16. Introduction to ALTEM POWER LIMITED Manufacturing Wind Turbines



  19. Group Introduction • ALTEM formed because of the group’s focus on Renewable Energy • Part of the group known in Indian Power Engineering Sector with interest in renewable energy, power distribution & management equipment • The Group is a known name in power sector equipments • Well equipped with modern infrastructure & well qualified technicians

  20. Introduction to ALTEM POWER • In collaboration with a major European company for manufacturing of wind turbine generators • Research driven to provide good quality ,reliable , durable & cost effective products • Core focus on customer service • Office connectivity for real time data and faster services

  21. ALTEM Product Range 1 2 3 4 5

  22. Technical Parameters (technical parameters may change due to continuous R&D)

  23. Factors for setting up a Turbine • Ideal site requirements: Wind Speed – An annual mean wind speed of 5m/s or greater Proximity to neighbors - More than 50 mt – 100 mt from the nearest neighbor property. This in effect eliminates many urban environment Location - Good clear run of open ground without trees or building to the south west, maximizing wind speed & minimizing turbulence.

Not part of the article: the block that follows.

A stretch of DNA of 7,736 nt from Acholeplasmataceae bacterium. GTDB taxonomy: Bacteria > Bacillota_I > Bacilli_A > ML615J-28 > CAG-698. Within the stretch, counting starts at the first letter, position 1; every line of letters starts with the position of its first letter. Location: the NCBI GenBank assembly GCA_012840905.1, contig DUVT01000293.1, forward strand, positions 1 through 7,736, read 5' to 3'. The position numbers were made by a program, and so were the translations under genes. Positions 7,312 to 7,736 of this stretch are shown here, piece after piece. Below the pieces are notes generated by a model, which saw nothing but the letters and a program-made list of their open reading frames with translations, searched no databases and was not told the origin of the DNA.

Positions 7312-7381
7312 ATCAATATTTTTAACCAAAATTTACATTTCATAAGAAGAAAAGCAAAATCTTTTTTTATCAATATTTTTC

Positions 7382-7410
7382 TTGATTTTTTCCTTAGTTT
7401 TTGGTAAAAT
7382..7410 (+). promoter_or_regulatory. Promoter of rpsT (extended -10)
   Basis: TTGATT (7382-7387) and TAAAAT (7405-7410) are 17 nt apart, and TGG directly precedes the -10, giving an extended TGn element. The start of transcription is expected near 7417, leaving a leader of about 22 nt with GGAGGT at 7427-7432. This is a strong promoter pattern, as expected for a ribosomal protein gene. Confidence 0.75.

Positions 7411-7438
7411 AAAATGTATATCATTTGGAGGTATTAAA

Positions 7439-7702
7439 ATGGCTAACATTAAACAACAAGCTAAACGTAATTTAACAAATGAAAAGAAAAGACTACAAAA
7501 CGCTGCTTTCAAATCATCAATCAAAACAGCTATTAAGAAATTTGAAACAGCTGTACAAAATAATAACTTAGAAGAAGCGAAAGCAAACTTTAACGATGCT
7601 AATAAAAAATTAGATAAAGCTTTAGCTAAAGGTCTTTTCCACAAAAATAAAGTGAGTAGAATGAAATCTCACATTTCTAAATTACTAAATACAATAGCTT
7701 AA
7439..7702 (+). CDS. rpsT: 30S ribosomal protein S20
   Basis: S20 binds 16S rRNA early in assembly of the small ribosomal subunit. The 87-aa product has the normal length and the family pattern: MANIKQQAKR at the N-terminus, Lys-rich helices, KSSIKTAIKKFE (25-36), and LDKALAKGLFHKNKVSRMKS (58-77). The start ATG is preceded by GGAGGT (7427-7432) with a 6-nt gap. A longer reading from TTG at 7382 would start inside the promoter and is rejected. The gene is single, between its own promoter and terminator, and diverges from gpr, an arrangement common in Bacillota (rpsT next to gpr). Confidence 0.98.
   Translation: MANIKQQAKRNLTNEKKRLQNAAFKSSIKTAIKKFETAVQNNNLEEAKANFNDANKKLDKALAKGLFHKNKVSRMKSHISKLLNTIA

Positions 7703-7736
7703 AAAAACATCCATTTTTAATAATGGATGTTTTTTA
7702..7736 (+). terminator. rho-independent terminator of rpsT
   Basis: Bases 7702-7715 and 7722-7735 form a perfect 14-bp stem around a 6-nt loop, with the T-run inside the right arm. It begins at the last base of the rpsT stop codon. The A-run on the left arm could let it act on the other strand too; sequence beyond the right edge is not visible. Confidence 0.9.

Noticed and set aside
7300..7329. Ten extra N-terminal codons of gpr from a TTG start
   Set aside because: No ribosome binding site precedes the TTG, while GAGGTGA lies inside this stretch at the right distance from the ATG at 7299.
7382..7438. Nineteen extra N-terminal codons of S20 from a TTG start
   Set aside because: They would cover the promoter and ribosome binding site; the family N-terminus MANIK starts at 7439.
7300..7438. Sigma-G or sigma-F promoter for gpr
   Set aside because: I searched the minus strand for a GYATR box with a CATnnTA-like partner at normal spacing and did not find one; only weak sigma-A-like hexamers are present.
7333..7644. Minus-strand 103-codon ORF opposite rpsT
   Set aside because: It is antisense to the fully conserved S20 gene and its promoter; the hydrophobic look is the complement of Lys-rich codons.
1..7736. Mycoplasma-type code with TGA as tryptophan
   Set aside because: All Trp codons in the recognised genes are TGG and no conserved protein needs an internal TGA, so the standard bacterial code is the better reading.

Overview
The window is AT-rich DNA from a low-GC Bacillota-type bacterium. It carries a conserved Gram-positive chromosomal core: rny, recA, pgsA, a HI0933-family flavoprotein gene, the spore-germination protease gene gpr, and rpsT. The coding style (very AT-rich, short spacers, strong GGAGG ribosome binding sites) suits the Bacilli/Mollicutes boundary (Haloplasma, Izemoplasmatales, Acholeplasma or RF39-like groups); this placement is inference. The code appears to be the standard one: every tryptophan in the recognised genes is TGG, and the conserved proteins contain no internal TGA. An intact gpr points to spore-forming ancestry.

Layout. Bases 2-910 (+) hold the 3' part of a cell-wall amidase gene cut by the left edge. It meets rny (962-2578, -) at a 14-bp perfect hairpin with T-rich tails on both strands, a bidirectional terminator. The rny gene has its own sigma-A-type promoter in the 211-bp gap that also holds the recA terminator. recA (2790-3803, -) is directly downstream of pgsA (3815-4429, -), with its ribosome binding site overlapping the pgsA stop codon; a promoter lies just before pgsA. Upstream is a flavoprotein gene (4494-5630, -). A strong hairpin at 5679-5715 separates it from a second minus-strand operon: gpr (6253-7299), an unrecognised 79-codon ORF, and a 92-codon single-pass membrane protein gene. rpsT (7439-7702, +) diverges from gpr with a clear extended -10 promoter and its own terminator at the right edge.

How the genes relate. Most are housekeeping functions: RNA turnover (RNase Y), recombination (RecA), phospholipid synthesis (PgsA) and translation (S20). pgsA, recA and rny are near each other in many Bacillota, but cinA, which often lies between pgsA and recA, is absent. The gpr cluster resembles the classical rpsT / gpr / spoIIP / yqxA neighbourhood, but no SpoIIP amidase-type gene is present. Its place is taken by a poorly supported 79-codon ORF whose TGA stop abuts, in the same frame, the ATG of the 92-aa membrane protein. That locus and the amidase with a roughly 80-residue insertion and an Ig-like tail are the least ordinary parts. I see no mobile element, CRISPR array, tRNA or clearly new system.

24. Wind Turbine Towers as per site conditions • Small turbine towers - The case of small wind systems (more than a 1KW) is less simple, with several types of towers and different heights and configurations: guyed towers and non-guyed towers, cylindrical/pipe and lattice configurations, etc. • Their installation should be done a) far enough of obstructions, and on the top or on windy hill sides: see Wind Turbines Location; b) with enough room to raise and lower the tower for maintenance and stabilization • Guyed small cylindrical Towers - Many small wind turbines use narrow pole towers (pipe, tubing) supported by guy wires. It’s a cheap solution, though with some disadvantages: they aren't easy climbable (for inspections or repairs) and require more land than self-supporting towers, due to the guy wires. • Non-guyed cylindrical towers - Non-guyed tilt-up/cylindrical towers use pipe or tubing and a self-supporting design. They do not use guy wires and have a small footprint. These towers can include climbing pegs but are a relatively expensive type of tower. • Lattice configuration - Lattice towers use welded steel profiles and are a cheap and tested solution. Most lattice towers aren’t guyed, but there are also guyed configurations: three legged lattice structures suspended on all three sides by guy wires. They are usually climbable.